Imaging data were analyzed by Statistical Parametric Mapping software (SPM8; http://www.fil.ion.ucl.ac.uk/spm/software/spm8/) using two processing toolkits [the Data Processing Assistant for Resting-State fMRI (DPARSF; Chao-Gan and Yu-Feng, 2009); and the resting-state fMRI data analysis Toolkit (REST; Song et al., 2010)]. Prior to processing, the first five functional volumes of each session were discarded to allow for scanner stabilization. Cerebrospinal fluid (CSF), and the white matter signals were removed by classifying them as nuisance variables so as to reduce the effect of head motion and non-neural BOLD fluctuations (Fox et al., 2005; Kelly et al., 2008). In the present study, we used white matter (white.nii), CSF (csf.nii), and the whole brain activity signal to perform a matrix multiplication to obtain the signal of the white matter and CSF (Chao-Gan and Yu-Feng, 2009). Data preprocessing using DPARSF consisted of: (1) slice-timing correction using Fourier interpolation to correct for differences in slice acquisition time; (2) 3D motion correction using least-squares alignment and a 3 translational and 3 rotational parameter linear transformation to correct for inter-scan head motion [movement threshold for translation (x,y,z direction) was set at 2 mm; rotational movement (roll, pitch, yaw) threshold was set at 2°]; (3) spatial normalization to a standard template (Montreal Neurological Institute) with resampling to 3 mm × 3 mm × 3 mm; (4) spatial smoothing using a 4-mm full-width-at-half-maximum (FWHM) Gaussian kernel; and (5) temporal band-pass filtering (0.01–0.08 Hz) to reduce low-frequency drift and high-frequency physiological noise.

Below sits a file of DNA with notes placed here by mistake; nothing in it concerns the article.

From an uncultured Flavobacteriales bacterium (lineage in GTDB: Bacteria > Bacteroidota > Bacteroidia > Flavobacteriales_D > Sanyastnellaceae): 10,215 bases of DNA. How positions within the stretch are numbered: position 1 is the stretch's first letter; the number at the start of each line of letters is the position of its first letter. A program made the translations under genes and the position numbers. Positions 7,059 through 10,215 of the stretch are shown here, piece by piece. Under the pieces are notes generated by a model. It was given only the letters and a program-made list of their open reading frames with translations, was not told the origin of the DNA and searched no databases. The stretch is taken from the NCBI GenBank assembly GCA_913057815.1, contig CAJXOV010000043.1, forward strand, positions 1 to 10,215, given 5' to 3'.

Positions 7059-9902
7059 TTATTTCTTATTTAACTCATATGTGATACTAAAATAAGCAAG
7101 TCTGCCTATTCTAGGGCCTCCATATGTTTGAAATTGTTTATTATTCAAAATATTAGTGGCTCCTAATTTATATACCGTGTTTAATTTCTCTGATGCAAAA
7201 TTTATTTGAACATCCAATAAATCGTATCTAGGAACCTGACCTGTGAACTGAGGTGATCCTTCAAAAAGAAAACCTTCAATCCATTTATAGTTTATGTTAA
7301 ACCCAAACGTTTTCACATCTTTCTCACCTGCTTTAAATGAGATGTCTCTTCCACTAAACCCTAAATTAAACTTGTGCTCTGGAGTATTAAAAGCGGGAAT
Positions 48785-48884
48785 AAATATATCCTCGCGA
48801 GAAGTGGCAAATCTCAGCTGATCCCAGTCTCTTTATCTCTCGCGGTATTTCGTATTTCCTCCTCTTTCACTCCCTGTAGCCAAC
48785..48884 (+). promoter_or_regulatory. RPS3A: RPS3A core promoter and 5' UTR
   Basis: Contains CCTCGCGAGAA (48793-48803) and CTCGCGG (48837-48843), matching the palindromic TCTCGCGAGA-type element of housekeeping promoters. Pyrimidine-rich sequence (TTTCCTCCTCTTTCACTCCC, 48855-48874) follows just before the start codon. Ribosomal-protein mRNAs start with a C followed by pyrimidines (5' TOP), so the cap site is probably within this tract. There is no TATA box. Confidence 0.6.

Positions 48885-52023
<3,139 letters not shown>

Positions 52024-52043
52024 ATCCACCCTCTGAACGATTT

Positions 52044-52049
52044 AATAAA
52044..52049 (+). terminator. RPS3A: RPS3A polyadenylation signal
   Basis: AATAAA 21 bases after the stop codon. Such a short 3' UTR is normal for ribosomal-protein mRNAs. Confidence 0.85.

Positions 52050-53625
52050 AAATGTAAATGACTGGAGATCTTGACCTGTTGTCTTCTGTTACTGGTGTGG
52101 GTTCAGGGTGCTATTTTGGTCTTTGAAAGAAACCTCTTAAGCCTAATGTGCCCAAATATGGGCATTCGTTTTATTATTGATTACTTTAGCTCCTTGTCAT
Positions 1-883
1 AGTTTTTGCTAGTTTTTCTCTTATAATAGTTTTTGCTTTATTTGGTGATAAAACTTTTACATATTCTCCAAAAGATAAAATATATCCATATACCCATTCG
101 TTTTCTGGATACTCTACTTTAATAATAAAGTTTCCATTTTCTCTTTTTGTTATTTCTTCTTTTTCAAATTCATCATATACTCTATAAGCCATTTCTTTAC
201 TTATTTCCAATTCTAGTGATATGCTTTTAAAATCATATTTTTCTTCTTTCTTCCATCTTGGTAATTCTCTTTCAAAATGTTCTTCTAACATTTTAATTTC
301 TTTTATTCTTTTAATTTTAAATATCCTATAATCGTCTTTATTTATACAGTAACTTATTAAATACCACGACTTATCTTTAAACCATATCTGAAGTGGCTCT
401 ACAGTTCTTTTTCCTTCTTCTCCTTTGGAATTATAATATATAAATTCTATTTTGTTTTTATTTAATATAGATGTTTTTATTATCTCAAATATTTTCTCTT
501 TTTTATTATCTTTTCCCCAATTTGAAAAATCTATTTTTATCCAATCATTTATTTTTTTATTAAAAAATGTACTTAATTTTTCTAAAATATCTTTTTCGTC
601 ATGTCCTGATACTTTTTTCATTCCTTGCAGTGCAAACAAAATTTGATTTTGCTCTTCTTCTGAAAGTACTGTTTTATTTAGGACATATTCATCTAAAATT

Definition of Seed Regions
Based on previous results in task-fMRI studies of romantic love (Bartels and Zeki, 2000, 2004; Aron et al., 2005; Ortigue et al., 2007; Fisher et al., 2010; Xu et al., 2011), we selected ten regions of interest (ROIs) as seed regions for the FC analysis. Each ROI was a small 10 mm centered sphere (Table 2). To ensure that each ROI included only voxels of one brain region, these spheres were additionally masked with a corresponding region-mask to exclude neighboring anatomical structures.
Functional Connectivity (FC) Analysis